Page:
Create a wireless bridge in my house
January 9, 2009 9:53 AM   Subscribe

What's the best way to bridge two wired networks within a home, wirelessly?

So this question has been asked before, but it's been a couple of years, and I know this stuff goes out of date quickly. Is the advice in the prior AskMe still valid, or are there better ways to do it? I have a wifi connection point in my home (wireless cable modem), and would like to get a piece of equipment to recieve that signal and allow me to hard-wire into it with some game consoles, a Roku box, filesharing server, etc. Sometimes, I need to be able to have a wired connection on these devices (for instance, if I'm installing a new OS that will require me to have an internet connection before I have drivers for wireless cards) but don't have the inclination to move them.

BTW, forgive the terminology if I'm using some of it wrong. Feel free to correct me. :) Thanks.
posted by jasondbarr to Computers & Internet (10 answers total) 8 users marked this as a favorite
I did this for my office connectivity, and it was extremely simple with an older model WRT54G router and the DD-WRT firmware. The DD-WRT website has a list of models on which the firmware will run along with the bridging how-to. I ran through the instructions and it worked straight out of the gate for me. My office has the DD-WRT router in it, with the man (un-hacked) wireless router down the hall.

I've had no direct experience with it, but I believe the Tomato firmware does this as well, and is supposed to be easier to administer.
posted by jquinby at 10:01 AM on January 9, 2009

I have also used the DD-WRT firmware to the same ends for similar purposes. The short of it is that the second router is a client of the first, and bridges the wired-wireless connection. It's not all that difficult with the right firmware. If you're using the default firmware made by linksys, netgear, et al, you may have a more difficult time. Try googling the term 'wireless bridge' along with your router make and model, see if you get any hits.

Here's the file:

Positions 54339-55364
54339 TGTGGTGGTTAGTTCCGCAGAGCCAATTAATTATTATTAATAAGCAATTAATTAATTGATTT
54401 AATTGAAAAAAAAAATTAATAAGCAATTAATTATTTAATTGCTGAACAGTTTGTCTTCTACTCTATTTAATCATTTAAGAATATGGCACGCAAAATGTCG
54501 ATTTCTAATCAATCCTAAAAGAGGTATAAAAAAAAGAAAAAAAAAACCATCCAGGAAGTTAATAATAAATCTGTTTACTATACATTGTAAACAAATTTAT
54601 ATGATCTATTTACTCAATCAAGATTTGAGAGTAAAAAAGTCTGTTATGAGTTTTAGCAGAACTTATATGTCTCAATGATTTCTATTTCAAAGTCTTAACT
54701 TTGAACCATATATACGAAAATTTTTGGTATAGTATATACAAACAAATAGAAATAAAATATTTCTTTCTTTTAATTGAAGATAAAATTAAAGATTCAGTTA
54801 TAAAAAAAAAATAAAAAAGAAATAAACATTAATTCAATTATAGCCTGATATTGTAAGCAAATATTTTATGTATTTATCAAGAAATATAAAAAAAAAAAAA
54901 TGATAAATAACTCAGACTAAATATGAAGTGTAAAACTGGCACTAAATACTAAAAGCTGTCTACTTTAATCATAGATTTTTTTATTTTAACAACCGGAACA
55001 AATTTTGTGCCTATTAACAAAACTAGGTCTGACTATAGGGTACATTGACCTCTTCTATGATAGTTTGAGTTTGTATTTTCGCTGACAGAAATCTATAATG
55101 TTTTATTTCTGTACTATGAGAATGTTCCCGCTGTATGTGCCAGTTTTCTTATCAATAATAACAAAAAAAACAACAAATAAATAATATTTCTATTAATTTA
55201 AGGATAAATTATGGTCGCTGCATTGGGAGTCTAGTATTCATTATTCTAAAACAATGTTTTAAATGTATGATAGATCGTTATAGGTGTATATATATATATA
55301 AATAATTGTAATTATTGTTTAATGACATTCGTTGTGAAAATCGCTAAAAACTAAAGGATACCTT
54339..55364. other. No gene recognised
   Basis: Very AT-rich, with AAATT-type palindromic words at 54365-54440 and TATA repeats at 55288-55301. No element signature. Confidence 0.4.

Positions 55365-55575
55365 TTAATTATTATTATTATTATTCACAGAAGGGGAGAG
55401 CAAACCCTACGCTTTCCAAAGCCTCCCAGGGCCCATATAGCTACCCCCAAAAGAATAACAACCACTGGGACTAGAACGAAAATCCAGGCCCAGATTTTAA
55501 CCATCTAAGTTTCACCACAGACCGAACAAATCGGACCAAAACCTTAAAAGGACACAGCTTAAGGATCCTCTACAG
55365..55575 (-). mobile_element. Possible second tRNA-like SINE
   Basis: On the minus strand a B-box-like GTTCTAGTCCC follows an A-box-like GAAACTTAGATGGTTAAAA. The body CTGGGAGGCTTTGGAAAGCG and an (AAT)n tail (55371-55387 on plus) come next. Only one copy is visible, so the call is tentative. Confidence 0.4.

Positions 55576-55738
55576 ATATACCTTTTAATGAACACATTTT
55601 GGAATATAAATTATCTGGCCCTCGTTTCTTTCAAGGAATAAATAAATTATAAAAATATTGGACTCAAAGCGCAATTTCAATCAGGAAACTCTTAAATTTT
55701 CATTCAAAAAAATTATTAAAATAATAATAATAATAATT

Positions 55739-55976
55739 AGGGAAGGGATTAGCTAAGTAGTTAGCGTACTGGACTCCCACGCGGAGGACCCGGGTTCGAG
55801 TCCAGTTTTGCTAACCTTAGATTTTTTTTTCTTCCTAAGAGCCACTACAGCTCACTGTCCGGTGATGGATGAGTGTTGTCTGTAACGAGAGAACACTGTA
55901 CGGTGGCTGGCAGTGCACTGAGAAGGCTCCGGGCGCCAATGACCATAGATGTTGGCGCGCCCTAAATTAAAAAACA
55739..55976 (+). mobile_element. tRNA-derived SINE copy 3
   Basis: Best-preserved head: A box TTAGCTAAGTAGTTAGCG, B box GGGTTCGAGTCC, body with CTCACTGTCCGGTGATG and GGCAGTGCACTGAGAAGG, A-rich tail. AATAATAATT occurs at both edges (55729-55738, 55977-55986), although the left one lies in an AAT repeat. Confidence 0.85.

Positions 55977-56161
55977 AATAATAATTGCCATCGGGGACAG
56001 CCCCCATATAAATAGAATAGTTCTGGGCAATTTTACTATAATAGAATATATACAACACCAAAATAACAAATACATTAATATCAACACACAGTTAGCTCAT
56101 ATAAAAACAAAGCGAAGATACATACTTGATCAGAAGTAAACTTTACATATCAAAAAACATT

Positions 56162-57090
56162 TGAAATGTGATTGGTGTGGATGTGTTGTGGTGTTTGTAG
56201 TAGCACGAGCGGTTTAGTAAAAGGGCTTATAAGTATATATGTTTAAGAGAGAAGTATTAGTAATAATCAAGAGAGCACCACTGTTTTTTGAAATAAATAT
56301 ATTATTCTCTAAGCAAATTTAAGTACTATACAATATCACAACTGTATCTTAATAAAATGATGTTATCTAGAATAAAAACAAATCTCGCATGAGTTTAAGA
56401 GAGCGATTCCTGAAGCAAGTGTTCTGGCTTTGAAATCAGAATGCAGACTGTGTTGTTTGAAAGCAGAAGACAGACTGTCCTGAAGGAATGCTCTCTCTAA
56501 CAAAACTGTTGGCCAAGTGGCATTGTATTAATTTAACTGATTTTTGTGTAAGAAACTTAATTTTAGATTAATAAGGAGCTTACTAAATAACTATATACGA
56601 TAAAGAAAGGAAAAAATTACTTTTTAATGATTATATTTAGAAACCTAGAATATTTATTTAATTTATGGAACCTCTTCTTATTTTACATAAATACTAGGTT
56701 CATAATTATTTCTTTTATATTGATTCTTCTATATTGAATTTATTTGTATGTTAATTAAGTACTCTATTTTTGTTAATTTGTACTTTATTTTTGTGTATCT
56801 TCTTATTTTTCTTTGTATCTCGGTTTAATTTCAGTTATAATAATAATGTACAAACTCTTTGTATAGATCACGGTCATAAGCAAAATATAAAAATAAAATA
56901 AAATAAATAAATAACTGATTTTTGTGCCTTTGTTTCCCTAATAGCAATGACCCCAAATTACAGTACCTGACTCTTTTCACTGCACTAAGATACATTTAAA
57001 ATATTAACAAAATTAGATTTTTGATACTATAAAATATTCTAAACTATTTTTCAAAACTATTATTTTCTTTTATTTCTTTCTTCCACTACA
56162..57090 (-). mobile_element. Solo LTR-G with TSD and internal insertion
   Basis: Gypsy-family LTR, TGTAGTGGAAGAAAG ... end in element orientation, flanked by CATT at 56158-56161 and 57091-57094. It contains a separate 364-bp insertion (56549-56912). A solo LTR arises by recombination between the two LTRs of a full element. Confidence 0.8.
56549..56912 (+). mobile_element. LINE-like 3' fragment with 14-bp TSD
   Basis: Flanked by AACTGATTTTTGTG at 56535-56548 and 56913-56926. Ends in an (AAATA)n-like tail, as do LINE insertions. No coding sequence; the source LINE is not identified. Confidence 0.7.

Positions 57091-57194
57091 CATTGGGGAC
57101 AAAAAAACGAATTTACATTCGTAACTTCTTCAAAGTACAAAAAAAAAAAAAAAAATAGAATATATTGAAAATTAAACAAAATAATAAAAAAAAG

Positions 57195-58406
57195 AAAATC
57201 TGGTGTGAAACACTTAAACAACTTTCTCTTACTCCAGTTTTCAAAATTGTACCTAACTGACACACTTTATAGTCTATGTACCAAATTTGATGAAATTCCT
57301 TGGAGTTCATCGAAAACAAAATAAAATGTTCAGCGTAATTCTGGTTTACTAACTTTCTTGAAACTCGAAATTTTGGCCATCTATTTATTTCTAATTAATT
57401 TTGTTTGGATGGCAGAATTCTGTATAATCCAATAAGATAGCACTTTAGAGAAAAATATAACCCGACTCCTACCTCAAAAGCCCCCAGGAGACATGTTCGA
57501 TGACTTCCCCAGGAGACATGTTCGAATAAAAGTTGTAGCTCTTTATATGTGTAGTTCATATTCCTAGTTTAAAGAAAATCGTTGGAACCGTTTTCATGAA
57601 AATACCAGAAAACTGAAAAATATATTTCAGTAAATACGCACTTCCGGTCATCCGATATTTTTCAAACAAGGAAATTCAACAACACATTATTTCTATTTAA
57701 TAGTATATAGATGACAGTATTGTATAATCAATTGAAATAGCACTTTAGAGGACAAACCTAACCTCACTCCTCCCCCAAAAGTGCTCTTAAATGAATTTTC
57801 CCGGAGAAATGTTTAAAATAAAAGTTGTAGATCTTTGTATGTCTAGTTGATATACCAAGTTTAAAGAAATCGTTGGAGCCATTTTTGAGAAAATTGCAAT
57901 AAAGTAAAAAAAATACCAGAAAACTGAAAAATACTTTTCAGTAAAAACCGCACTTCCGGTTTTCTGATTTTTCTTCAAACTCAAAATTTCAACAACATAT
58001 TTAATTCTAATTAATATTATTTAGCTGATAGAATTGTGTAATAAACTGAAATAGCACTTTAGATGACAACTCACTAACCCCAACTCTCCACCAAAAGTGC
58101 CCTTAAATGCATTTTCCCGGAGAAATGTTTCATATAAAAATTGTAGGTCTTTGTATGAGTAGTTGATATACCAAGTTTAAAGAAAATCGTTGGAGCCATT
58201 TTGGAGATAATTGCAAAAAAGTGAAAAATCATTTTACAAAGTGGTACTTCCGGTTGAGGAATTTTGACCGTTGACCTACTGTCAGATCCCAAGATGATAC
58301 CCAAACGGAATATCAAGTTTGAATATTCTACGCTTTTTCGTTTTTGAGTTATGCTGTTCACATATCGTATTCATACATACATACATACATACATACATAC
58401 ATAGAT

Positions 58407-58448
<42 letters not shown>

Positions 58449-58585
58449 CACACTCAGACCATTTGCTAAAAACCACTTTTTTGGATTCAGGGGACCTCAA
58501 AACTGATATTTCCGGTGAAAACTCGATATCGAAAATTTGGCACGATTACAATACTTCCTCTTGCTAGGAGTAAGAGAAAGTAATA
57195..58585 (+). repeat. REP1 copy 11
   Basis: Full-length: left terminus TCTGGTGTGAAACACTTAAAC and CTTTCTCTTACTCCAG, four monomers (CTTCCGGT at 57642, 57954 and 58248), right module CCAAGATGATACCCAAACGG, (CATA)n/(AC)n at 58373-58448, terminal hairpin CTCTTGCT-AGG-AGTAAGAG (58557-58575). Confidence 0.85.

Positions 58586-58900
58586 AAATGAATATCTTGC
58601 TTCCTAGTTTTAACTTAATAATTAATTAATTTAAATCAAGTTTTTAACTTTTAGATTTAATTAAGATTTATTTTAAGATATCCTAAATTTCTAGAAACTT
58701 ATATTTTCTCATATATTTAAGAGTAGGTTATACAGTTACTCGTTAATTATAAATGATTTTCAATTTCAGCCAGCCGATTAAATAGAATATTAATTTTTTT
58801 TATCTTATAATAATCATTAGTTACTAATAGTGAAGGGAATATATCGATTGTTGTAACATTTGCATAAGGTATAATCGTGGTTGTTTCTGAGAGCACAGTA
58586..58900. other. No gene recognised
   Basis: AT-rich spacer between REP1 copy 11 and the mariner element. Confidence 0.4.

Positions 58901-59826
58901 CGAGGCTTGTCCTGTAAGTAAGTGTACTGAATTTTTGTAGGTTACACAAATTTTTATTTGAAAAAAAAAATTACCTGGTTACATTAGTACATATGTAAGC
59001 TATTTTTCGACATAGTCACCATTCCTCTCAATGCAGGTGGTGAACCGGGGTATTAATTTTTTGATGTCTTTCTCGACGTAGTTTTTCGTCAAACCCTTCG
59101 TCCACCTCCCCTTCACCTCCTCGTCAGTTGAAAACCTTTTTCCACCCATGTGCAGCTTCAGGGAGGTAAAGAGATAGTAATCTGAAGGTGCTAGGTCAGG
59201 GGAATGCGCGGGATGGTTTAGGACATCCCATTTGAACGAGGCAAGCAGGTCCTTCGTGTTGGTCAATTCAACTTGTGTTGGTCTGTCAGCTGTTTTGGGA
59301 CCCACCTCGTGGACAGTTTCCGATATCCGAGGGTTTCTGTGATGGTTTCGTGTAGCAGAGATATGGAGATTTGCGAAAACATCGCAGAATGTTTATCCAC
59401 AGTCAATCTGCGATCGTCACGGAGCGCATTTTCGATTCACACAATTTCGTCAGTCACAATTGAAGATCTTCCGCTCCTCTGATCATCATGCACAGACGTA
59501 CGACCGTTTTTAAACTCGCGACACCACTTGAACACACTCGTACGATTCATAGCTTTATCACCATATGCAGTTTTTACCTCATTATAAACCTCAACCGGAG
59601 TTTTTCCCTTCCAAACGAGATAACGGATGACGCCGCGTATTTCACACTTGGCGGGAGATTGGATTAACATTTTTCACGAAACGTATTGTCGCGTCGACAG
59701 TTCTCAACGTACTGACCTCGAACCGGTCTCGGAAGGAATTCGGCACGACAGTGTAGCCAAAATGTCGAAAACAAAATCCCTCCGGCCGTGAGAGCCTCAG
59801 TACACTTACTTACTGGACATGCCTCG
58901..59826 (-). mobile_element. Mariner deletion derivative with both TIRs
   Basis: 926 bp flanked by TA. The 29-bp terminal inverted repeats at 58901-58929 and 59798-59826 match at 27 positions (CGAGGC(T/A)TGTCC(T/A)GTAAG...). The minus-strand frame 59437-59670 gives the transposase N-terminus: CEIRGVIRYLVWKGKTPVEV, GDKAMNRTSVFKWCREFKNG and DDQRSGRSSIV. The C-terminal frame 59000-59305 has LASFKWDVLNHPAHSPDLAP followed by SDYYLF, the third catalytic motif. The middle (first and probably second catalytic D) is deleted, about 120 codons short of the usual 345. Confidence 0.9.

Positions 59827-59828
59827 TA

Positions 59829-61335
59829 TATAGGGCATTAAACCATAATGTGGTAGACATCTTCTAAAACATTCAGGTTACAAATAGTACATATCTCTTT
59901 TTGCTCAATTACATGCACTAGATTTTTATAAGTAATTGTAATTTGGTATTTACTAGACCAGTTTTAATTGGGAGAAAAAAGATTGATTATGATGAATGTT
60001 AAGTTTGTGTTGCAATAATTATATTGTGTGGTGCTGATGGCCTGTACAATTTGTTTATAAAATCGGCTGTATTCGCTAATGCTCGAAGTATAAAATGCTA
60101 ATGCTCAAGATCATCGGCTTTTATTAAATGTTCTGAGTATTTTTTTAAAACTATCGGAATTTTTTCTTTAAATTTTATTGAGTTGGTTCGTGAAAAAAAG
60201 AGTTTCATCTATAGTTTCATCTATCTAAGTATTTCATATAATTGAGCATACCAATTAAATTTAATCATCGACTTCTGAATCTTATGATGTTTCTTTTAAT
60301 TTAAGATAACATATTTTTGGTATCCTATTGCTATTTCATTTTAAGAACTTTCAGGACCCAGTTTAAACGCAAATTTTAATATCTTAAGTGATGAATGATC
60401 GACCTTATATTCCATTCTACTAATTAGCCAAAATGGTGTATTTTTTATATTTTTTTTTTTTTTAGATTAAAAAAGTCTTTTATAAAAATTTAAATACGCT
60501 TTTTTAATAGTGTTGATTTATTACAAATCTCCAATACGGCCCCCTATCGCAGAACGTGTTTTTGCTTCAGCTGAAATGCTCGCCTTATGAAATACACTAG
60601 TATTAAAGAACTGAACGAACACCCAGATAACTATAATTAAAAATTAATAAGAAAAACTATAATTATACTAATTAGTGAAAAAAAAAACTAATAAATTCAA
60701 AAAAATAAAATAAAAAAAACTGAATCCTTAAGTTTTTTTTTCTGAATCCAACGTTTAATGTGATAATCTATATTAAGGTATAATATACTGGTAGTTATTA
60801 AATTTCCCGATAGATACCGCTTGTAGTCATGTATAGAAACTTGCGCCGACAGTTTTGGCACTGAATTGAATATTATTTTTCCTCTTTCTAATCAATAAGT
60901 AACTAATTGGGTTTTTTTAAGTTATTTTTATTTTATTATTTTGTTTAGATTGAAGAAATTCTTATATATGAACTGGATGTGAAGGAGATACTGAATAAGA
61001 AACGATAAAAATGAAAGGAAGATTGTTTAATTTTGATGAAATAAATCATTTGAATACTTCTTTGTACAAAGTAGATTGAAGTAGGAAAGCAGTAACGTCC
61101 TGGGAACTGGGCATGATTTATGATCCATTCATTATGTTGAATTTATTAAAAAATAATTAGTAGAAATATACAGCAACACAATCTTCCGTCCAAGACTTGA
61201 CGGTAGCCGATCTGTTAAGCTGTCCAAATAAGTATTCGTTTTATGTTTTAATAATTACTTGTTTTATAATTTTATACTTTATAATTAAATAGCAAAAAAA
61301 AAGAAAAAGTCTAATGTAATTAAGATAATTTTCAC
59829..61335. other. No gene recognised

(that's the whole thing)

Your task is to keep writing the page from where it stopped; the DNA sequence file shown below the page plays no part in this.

posted by JuiceBoxHero at 10:11 AM on January 9, 2009

DD-WRT does this fairly well. If youre not comfortable with installing a custom firmware there are some cheap WAPs that have bridging. The Linksys WAP54G does this natively.

Caveat: if the connection isnt solid then the video on your Roku might not work well or at all. If there's a lot of interference or latency then you might not be able to do online gaming either.
posted by damn dirty ape at 10:15 AM on January 9, 2009

the word you want to google for is WDS. tomato or DD-WRT have directions when you look for that term.
posted by jrishel at 10:15 AM on January 9, 2009

WDS might be overkill for him. DD-WRT in a simple bridge client mode is more than enough.
posted by damn dirty ape at 10:17 AM on January 9, 2009

Response by poster: Yeah, just to clarify, I don't do online gaming (just need to update software occasionally). So that's not much of an issue. Right now, the Roku box is connected wirelessly and it runs fine, so I would hope that the intermediary wouldn't drag it down too much. Thanks for all the suggestions. Keep them coming.
posted by jasondbarr at 10:27 AM on January 9, 2009

N-thing DD-WRT in client bridge mode. But for simple bridging a WAP54G does sound less painful for non-technical users, although you'll need a separate hub too then, since it only has one network port.
posted by chundo at 12:24 PM on January 9, 2009

I have a DLink DAP-1522 which is an 802.11/n unit that operates flawlessly in bridge mode. Fast as hellhounds, too.
posted by trinity8-director at 2:41 PM on January 9, 2009 [1 favorite]

I'm bridging between two wired network segments using WRT54G routers running Tomato. Right now I only have one computer on the far side, but I'm pretty sure it will work with multiple devices.
posted by Good Brain at 4:30 PM on January 9, 2009

I had to get a copier on a network where there was no network jack nearby. So I used a WRT54GL (the L matters!) with DD-WRT. I had to boost the wireless on both ends, and the network was named "linksys" so I had to set MAC filtering so it would only associate with the main wireless router (also on DD-WRT). I couldn't change the name of the network b/c it was a business and everyone already had the WEP key, so I wasn't going to disrupt the whole setup.
posted by ijoyner at 6:47 PM on January 9, 2009

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